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How do people develop AI systems?

Creative practitioners may want to work with an AI system for several reasons.

As we saw last week, the likes of Mario Klingemann and Luba Elliott are interested in utilising AI systems to push the boundaries of what we may think of as art and creativity. One reason musicians are interested in AI systems is because it allows for rapid mapping of musical parameters such as volume, pitch and rhythm, to real-time input. This allows the musician to expressively explore the musical parameter space in their performances.

But do we need to know how to code to use AI systems creatively and effectively?

Artist Rebecca Fiebrink has created The Wekinator, a tool that allows creative practitioners to utilise the power of machine learning algorithms in an interactive way without the need to manually code anything. Her approach is known as interactive machine learning (IML), and is different to the deep learning approaches you learned about previously.

Image of WekinatorDiagram of Wekinator instructions

The amount of data used in IML techniques tends to be a lot smaller than deep learning. Typically, the artist or researcher will choose the algorithm they want to use. They will then collect some data and train the model using this data. The training times involved here are very quick because the amount of training data is quite small compared to deep learning. This allows the artist or researcher to quickly train a model, test the trained model, and analyse the output. If the output is not to their liking, they can quickly re-train the model, making adjustments to the training data as they see fit. This rapid, iterative approach allows for an intuitive exploration of the data and algorithms.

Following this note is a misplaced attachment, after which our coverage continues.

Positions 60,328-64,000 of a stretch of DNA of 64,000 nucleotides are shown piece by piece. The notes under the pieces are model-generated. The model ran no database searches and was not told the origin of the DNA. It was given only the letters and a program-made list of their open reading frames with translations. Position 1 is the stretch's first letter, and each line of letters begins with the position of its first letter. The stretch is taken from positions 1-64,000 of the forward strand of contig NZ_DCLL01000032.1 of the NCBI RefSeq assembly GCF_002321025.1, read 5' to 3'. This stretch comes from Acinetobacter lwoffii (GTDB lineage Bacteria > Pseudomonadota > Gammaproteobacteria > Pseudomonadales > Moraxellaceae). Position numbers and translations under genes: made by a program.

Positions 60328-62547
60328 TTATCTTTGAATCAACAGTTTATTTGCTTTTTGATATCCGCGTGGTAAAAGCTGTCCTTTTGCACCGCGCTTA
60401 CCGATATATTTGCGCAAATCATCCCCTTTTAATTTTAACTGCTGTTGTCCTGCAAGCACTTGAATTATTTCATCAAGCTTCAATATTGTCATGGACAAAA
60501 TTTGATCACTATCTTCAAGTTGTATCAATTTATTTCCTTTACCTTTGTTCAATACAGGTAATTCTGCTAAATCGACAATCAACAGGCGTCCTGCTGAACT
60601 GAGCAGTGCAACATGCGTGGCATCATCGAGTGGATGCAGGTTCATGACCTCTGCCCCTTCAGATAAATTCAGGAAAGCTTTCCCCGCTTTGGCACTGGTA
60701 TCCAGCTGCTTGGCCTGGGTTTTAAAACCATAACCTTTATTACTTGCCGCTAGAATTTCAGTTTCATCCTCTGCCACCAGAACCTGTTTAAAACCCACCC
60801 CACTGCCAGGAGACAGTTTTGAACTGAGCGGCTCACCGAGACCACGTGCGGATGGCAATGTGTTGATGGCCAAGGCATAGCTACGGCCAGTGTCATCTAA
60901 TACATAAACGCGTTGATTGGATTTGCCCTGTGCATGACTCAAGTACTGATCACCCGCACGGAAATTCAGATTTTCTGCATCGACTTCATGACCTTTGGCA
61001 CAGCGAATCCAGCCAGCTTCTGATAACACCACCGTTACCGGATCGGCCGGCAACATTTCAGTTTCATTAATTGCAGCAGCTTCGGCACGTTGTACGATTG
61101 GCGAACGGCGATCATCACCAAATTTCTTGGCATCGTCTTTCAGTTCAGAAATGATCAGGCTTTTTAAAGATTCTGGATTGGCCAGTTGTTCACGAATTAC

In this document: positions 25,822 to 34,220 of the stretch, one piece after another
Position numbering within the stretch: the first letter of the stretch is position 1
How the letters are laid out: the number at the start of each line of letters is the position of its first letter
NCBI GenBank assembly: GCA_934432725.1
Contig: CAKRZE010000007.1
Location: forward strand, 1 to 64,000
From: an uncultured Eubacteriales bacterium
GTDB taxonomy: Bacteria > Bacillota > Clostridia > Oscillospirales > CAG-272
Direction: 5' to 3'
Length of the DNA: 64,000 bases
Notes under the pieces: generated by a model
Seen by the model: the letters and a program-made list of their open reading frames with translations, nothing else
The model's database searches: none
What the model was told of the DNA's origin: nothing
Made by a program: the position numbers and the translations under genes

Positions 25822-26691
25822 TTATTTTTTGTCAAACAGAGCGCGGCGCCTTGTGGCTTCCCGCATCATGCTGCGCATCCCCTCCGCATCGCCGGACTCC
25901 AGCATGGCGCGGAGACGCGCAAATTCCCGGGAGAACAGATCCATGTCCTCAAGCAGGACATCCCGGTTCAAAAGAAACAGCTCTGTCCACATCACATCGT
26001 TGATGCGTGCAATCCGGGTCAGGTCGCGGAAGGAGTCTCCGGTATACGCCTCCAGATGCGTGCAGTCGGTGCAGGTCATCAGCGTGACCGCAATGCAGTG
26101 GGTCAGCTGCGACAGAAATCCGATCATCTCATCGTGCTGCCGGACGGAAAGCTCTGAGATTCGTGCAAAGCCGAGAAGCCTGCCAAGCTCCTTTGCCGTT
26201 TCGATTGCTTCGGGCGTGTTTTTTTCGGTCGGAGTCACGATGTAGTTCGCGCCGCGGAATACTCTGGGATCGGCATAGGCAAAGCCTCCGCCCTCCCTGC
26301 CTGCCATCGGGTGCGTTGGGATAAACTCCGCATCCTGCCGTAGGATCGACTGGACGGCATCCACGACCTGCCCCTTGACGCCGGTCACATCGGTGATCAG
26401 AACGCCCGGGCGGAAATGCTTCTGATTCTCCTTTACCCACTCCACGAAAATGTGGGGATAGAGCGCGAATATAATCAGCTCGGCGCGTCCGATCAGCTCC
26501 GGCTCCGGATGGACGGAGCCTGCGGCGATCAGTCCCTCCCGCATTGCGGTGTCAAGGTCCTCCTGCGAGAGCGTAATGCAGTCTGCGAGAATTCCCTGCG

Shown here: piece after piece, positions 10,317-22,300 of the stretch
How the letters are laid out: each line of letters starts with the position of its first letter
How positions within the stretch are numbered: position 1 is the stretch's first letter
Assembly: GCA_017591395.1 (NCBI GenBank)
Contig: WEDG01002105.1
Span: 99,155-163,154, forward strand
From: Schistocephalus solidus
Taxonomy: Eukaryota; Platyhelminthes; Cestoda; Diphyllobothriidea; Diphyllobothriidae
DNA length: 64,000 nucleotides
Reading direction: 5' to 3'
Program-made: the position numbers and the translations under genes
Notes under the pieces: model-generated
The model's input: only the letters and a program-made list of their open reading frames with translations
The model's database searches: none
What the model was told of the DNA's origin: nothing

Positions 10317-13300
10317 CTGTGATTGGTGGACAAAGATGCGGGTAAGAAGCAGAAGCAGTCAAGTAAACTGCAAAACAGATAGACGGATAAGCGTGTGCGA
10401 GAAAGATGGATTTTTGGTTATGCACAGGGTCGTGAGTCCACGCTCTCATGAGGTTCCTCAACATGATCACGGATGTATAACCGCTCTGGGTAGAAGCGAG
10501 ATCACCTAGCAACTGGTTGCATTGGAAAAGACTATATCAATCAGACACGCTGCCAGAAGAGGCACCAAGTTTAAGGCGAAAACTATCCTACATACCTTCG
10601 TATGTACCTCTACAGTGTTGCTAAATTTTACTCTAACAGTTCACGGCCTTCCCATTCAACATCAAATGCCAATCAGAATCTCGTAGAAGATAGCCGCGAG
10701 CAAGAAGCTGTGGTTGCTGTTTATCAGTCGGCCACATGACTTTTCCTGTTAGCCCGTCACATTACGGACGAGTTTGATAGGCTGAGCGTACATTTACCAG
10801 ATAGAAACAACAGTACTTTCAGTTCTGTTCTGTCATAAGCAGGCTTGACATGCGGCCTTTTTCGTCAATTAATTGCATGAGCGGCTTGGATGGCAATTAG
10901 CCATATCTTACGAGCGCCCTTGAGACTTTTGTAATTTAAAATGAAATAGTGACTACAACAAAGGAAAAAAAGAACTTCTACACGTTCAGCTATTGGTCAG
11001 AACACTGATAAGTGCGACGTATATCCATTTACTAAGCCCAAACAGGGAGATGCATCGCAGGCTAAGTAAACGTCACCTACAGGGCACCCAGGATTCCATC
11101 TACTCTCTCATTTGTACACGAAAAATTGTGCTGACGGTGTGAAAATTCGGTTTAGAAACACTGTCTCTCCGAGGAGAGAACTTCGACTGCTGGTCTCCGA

In the case of the Wekinator, this opens the world of machine learning to musicians and artists who don’t necessarily need or want to learn how to code. They can then create their own systems and intuitively explore their art in their own way.

For example, using a laptop camera, the musician can map pixel colour to the parameters of a software drum machine. The machine learning algorithm is given a certain number of categories, and each category is defined by the musician by recording their position with the camera. The musician then defines the output drum sample they want to associate with their position on camera. Once trained, the algorithm will then associate the performer’s position to a specific drum sample. To see this example in action, check out Rebecca Fiebrink’s Wekinator video example in the ‘See also’ section.

Tools like the Wekinator aim to provide a bridge into the world of creative AI for artists and musicians whose main concern may not be learning how to code. This democratisation of creative AI could have a major impact on the way non-coding artists approach their work.

You can hear more about this in the next step, where we speak to Rebecca Fiebrink about her work and her approach.

Have your say

Based on what you have learned so far about the development of AI systems, can you think of any other barriers that might prevent artists exploring AI systems?

Share your thoughts with other learners in the Comments section.

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This article is from the free online course:

Introduction to Creative AI

UAL Creative Computing Institute